Elizabeth Kroll

Elizabeth Kroll
Woodland Montessori

How was your transition out of Montessori into another school?

The transition from Montessori into traditional public school was relatively smooth. I was on par, if not ahead, in all of my academics. I made friends easily, and public school was novel and exciting. The biggest shock of transitioning out of Montessori into public school was the huge increase in the number of students that I interacted with everyday. Going from a school where there were 6 people in my grade, to a school with 600 people in my grade was a lot to get used to, but after a few weeks, it seemed like the new normal and I didn’t even notice the hoards of people anymore.

What aspects of Montessori have stuck with you?

I can actually picture how math works, which is something that people who didn’t have hands on experience can’t do quite as easily. I remember sitting in a math class in 7th grade, taking a test on factoring trinomials. I could actually picture how to construct and deconstruct a trinomial cube, because, to me, it was a simple puzzle that I’d been playing with since I was in preschool. Even into high school, I was never happy with the answer that math worked “just because.” I knew math wasn’t magical. If there was someway to physically describe how/why math worked, that was the explanation I wanted.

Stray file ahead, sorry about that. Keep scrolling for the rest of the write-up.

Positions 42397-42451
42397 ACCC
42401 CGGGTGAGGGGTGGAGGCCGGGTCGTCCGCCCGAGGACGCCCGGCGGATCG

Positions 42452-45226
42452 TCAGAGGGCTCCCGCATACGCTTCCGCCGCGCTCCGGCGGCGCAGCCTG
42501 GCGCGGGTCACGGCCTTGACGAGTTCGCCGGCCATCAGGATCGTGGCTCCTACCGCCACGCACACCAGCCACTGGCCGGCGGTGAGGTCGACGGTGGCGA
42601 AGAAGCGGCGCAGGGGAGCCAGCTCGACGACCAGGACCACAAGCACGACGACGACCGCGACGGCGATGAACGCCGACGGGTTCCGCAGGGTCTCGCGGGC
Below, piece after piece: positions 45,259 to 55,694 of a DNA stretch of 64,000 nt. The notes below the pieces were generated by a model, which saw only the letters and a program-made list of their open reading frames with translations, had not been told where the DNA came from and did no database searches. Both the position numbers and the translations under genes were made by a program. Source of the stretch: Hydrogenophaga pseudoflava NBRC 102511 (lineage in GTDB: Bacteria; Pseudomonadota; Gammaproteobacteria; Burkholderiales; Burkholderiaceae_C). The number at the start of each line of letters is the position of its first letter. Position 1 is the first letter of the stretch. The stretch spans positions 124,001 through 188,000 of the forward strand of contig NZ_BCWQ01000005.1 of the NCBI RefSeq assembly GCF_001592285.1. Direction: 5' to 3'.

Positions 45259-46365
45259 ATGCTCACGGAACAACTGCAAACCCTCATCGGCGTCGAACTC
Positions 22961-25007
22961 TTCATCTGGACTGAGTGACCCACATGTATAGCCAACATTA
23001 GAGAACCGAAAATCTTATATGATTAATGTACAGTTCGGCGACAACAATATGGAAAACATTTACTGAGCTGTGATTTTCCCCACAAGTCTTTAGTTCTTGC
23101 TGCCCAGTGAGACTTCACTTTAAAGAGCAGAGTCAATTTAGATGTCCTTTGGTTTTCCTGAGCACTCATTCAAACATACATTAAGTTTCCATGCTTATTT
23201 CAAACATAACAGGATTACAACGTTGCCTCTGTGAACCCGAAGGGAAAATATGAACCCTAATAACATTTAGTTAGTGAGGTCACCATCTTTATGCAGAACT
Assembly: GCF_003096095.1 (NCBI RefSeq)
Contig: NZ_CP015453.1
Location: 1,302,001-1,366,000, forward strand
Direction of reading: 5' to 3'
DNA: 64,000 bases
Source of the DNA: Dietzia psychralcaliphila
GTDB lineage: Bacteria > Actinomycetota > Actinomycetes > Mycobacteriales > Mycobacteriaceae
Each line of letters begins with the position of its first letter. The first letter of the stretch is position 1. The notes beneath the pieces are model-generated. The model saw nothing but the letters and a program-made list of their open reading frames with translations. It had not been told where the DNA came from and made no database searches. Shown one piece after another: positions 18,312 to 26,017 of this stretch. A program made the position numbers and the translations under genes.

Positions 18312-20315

Do you have any fond memories of your time at our school that you would like to share?

My favorite project in Montessori was in 6th grade, when my friend and I were having so much fun learning long division that we didn’t want to stop. We taped a ton of graph paper together, and created a long division problem that literally reached all the way across the classroom. Whenever we ran out of numbers we would just add more onto the end, and continue the problem. At the end of the day, we would roll up the problem, try our best to shove it into a cubby, and then pull it back out the next day, unroll it, and keep going. I still wonder what happened to that 10ft long long-division problem.

Where are you attending school now, and what are you enjoying in school? In life?

I am a senior this year at Sarah Lawrence College concentrating on developmental clinical psychology. This semester I’m taking classes in international law, Christian Mysticism, and silk-screening. On top of all of that, this will be my 4th year on the Sarah Lawrence swim team, and I’m taking on the role of captain this year. Wish us luck!

What are your plans for the future?

My ultimate life plan is to get my PhD in clinical psychology, developmental psychology, or school psychology and study the affects that different school environments have on rates of anxiety and depression in children. Montessori clearly had long-reaching impact on me, and it is something that I will continue to expand on through my life’s work.